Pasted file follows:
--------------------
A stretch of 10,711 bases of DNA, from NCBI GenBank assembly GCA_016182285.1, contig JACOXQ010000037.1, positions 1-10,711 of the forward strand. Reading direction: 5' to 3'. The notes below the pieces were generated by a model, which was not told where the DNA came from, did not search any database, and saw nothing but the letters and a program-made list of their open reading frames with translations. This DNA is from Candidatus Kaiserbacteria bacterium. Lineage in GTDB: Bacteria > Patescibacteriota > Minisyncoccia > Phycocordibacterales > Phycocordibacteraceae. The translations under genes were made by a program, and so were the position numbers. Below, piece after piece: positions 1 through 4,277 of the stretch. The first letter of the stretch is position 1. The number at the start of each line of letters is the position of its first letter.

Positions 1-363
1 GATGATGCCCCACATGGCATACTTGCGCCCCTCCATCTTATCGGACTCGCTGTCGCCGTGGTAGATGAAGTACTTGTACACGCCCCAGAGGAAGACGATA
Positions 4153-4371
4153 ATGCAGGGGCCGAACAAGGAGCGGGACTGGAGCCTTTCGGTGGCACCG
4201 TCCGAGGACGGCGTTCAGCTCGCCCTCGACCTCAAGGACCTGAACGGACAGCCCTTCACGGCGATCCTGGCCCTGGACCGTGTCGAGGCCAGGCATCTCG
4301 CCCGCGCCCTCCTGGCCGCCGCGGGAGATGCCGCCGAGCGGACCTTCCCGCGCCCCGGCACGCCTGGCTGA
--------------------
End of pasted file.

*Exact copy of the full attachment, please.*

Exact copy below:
A stretch of 10,711 bases of DNA, from NCBI GenBank assembly GCA_016182285.1, contig JACOXQ010000037.1, positions 1-10,711 of the forward strand. Reading direction: 5' to 3'. The notes below the pieces were generated by a model, which was not told where the DNA came from, did not search any database, and saw nothing but the letters and a program-made list of their open reading frames with translations. This DNA is from Candidatus Kaiserbacteria bacterium. Lineage in GTDB: Bacteria > Patescibacteriota > Minisyncoccia > Phycocordibacterales > Phycocordibacteraceae. The translations under genes were made by a program, and so were the position numbers. Below, piece after piece: positions 1 through 4,277 of the stretch. The first letter of the stretch is position 1. The number at the start of each line of letters is the position of its first letter.

Positions 1-363
1 GATGATGCCCCACATGGCATACTTGCGCCCCTCCATCTTATCGGACTCGCTGTCGCCGTGGTAGATGAAGTACTTGTACACGCCCCAGAGGAAGACGATA
Positions 4153-4371
4153 ATGCAGGGGCCGAACAAGGAGCGGGACTGGAGCCTTTCGGTGGCACCG
4201 TCCGAGGACGGCGTTCAGCTCGCCCTCGACCTCAAGGACCTGAACGGACAGCCCTTCACGGCGATCCTGGCCCTGGACCGTGTCGAGGCCAGGCATCTCG
4301 CCCGCGCCCTCCTGGCCGCCGCGGGAGATGCCGCCGAGCGGACCTTCCCGCGCCCCGGCACGCCTGGCTGA